by Dr. Sarah Edwards and the work of Dr. Stephen Porges* and Dr. Michael Yapko*
How do so many of us end up in disappointing, frustrating, or even abusive relationships? Sadly I encounter this so often. Usually, there were many red flags that went unnoticed or overlooked early after the meeting. Upon examination in hindsight, we can see them, but by then it is too late to let go easily.
Usually, we fell in love too quickly. We opened ourselves and all our hopes and dreams for that relationship we had yearned for so long. We let our guard down and allowed ourselves to become emotionally fully invested in someone we didn’t really know yet. Oh, yes, we know how wonderful we felt when we were together. How handsome, beautiful, kind, funny the person was or what a good time we had together. Until … life struck overtime.
Granted there are exceptions, of course. People do change as a result of life circumstances beyond their control. But, once we’ve bonded emotionally with someone, there an endless supply of excuses we can make for behaviors we can barely any longer tolerate. We may blame ourselves for their short fallings. “If only I were more ….” “But I really love him.” And by then we may be stuck in the relationship even if love has faded into dislike.
Why are we stuck? Why is the mere thought of being without them so difficult, even when the relationship is bad for us? Why are we in tears, feel like we’re falling apart, unable to think straight, or even want to go on living at the thought of losing them? It’s the deep, deep bond of romantic love. As clinical psychologist Dr. Michael Yapko has pointed out, we’re not likely to feel the pain, grief, and heartbreak of rejection, abandonment, and betrayal by someone we’re not attached to.
It’s Our Brain. The attachment of love is more than a deep, wonderful, warm, and caring feeling for someone. As Dr. Stephen Porges explains, the intimate attachment of love also has a neurophysiological component. This neurophysiological bond lies along a completely different path in the brain than the path for loving, liking, or disliking. It doesn’t mean we like the person; it means we’re emotionally attached to the person in a way that makes it physically and emotionally painful to not be with the person. We are wired to “need them.” As in “I can’t live with him but can’t live without him.”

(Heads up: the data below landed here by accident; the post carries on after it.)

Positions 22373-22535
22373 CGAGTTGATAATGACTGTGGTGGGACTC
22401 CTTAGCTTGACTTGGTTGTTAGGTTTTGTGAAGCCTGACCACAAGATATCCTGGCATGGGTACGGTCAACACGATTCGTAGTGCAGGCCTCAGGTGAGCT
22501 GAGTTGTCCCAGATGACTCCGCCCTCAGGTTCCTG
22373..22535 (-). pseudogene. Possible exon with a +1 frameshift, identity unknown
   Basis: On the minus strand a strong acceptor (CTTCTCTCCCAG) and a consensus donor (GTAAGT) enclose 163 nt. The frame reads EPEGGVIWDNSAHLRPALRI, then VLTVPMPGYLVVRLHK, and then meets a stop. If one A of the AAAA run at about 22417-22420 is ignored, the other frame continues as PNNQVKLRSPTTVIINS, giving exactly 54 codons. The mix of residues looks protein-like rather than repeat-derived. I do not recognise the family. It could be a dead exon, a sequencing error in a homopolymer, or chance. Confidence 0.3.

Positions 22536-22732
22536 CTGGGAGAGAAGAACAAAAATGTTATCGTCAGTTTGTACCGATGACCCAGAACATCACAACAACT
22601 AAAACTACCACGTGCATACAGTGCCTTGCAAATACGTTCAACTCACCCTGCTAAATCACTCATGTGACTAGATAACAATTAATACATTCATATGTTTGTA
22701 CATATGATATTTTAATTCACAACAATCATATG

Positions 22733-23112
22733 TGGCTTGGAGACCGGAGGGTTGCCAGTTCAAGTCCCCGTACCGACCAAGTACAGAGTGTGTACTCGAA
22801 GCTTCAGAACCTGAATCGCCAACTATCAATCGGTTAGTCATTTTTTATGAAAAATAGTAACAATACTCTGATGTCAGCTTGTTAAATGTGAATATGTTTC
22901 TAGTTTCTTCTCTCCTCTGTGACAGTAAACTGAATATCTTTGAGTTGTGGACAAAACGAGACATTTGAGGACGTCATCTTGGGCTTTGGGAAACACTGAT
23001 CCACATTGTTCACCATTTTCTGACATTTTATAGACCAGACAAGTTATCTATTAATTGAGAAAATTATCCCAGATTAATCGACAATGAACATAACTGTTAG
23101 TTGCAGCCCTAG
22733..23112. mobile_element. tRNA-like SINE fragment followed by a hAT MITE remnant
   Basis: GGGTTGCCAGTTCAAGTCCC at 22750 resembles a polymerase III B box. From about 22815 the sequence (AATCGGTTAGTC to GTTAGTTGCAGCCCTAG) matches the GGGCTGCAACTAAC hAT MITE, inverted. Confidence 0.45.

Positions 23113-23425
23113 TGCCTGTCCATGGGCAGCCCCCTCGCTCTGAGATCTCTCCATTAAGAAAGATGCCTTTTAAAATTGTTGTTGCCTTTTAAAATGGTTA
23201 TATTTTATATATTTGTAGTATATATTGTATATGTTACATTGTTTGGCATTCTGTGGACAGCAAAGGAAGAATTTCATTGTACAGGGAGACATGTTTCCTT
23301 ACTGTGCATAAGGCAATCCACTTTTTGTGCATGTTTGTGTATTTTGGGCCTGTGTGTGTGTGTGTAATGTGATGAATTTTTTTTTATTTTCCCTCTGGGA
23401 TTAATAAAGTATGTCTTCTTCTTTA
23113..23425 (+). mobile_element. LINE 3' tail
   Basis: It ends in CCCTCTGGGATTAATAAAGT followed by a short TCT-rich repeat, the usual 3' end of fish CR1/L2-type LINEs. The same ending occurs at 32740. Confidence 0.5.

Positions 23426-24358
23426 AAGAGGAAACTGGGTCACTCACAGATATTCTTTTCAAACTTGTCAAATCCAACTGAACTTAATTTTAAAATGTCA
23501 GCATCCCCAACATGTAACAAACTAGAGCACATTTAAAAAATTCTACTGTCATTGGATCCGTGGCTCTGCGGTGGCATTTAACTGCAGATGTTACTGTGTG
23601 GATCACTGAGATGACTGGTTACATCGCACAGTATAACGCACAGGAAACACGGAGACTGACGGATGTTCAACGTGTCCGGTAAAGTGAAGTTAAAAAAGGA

Unfortunately, so many people fall in love only to get their hearts broken again and again. They make this attachment too soon to know what they’ve really attached to. If you are looking for someone to love and do not want that to happen to you, here are 16 questions you need to have answered before you bond in a love attachment with someone.
Six Questions to Answer Before You Fall in Love
from Dr. Michael Yapko
Getting these answers requires focusing your attention on the person, not on how you feel. Often finding the answers requires reading between the lines. They are more often observed in a lot of different circumstances over time rather than asked outright on the first few dates. People may not even consciously know these answers. They would most likely answer them positively if asked directly. The real answer lies not in what they say but in what their actions tell you
1. How does this person problem-solve?
2. How does the person deal with difficult situations or difficult people?
3. Does this person know themselves well enough to portray themselves in reasonably accurately?
4. What do your observations about these three answers reveal about their value system?
5. What do they the person is likely to do or not do when they face the various circumstances of life?
6. What do they tell you about their strengths and where their vulnerabilities are?
Ten More Questions to Discover the Answers To
from Dr. Sarah Edwards
- How does the person act when you are busy or want to be with family or friends?
- How does the person act when you want to do things they’d rather not do?
- How is this person with children? (Even if you don’t have or plan to have any.)
- How do they act when you are not doing well physically or mentally?
- How are they with pets, especially your pets, if you have some?
- How does the person act if you can’t or don’t want to do what they ask? If you disagree with them?
- What percent of the time are your conversations or your activities together focused on him?
- How is the person when you ask them to do something for you or do something differently to accommodate your needs and desire? Can they compromise?
- Does the person listen to and respect your opinions and thought?
- How do they deal with not feeling well, emotionally stressed or ill?
If you are comfortable, secure, and confident with the answers you’ve observed and experienced to these questions (without making excuses for them), you won’t be taking pot luck to go ahead, fall in love!
*Dr. Stephen Porges is a neurophysiological scientist and the originator of The Polyvagal Theory on the neurophysiological foundations in the brain of emotions, attachment, communication, and self-regulation.
*Dr. Michael Yapko is a clinical psychologist and marriage and family therapist who is internationally recognized for his work in developing strategic, outcome-focused psychotherapies and other advanced clinical applications.